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Home prices rose at their fastest rate in two years, according to Case-Shiller Home Price Indices. The National Home Price Index for August showed 5.70 percent home price growth year-over-year as compared to 4.80 percent growth reported in July.
Analysts said that millennials seeking to purchase homes and the continued exodus from large urban areas propelled rising home prices. Home prices grew fastest in the West and Southeastern regions.
While home prices grew moderately before the pandemic, high unemployment has not impeded rapid home price growth since the pandemic. Low mortgage rates and more demand for homes overcame consumers’ concerns about jobs and the economy. Analysts said that rapidly rising home prices could benefit homeowners struggling with mortgage payments as additional equity could provide more cash for relocation.
20-City Home Price Index: Three Top Cities
Home prices rose at the fastest pace in Phoenix Arizona at 9.20 percent year-over-year. Seattle, Washington reported a home-price growth rate of 7.00 percent; Charlotte, North Carolina reported year-over-year home price growth of 6.00 percent. In July.
The COVID-19 pandemic caused many workers to switch from commuting to their jobs to working from home. Home-buyers also looked for homes in less-populated areas. 16 of 19 cities reported in July’s 20-City Home Price Index reported a faster pace of home price growth than in June. Detroit, Michigan did not report home prices for the July 20-City Home Price Index.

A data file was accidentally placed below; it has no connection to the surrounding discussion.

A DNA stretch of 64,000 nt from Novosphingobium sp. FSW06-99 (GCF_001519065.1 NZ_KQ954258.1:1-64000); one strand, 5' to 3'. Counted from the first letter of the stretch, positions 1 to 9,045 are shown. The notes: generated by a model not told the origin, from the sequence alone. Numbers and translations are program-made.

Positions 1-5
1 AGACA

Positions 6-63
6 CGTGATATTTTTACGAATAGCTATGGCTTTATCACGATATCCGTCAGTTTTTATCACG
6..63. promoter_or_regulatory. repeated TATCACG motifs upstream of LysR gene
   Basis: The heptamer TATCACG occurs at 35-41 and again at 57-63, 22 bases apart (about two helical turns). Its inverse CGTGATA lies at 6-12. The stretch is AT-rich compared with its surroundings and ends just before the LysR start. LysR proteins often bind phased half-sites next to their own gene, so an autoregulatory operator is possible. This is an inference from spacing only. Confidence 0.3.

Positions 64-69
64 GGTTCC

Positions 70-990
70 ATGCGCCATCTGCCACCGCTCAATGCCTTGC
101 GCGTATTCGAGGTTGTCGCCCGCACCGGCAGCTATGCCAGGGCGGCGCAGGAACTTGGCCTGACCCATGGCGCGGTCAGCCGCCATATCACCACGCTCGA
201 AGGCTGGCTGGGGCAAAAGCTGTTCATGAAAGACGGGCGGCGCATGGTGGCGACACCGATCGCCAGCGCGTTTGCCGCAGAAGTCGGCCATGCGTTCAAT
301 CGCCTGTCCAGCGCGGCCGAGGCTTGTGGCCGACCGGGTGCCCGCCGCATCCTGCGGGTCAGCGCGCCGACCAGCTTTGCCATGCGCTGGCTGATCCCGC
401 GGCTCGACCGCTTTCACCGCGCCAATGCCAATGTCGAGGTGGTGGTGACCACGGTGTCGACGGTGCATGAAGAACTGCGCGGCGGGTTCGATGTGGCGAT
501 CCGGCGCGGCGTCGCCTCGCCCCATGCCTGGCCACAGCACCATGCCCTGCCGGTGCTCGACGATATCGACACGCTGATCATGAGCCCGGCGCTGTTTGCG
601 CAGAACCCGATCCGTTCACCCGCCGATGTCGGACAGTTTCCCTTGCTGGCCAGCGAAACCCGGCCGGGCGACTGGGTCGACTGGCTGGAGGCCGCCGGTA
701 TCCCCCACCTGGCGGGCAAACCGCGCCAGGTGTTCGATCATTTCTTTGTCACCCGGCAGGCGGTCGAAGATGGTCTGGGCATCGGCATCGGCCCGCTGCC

Homeowner migration from congested cities to suburbs was confirmed by Robert Dietz, the Chief Economist at the National Association of Home Builders, who said: “…builders in other parts of the country have reported receiving calls from customers in high-density markets asking about relocating.” Building single-family homes in all price ranges would help ease the shortage of homes.
Short Supply of Single-Family Homes Continues to Fuel Rising Home Prices
Continued shortages of homes for sale and rising demand for homes caused home price gains in June. Analysts said that while low mortgage rates encouraged buyers to enter the market, overall housing market conditions did not contribute to affordable home prices.
Analysts expressed concern that potential buyers were calculating affordability based on principal and interest payments and were not considering other costs of homeownership including, taxes, hazard insurance, and mortgage insurance premiums that could be added to their monthly loan payments.
High home prices, COVID-19and ongoing unemployment, and decreasing growth in rental rates are obstacles to continued growth in home prices. Quarterly data published by the Federal Reserve Bank of St. Louis shows how average home prices have fallen in 2020. The national average price of a new home in the first quarter of 2020 was $383,000; in the second quarter of 2020, the average price of a new home was $368,000.
Average New Home Prices Fall in All U.S. Regions
Average regional U.S. home prices fell from the first quarter to the second quarter, according to the Federal Reserve Bank of St. Louis. In the Northeast, the average price of a home fell to $622,000 from 645,200. The average price of a new home fell from $337,000 to $319,200 in the Midwest and fell from $325,300 to $315,500 in the South.
The West had the highest average new home price in the second quarter of $459.900, but this was lower than the average new home price of $471,300 in the first quarter of 2020.
Low Mortgage Rates
Today, mortgage rates are near historic lows, with rates having actually dipped to their lowest-ever level three times in the last couple of months.
With mortgage interest rates as low as they are now (2.88% for a 30-year fixed mortgage as of the time of this writing in October 1, 2020), competition for housing is high. This is even more true because of the current tight inventory situation. Inventory is short all across the country and is especially tight in certain parts, including the Northwest.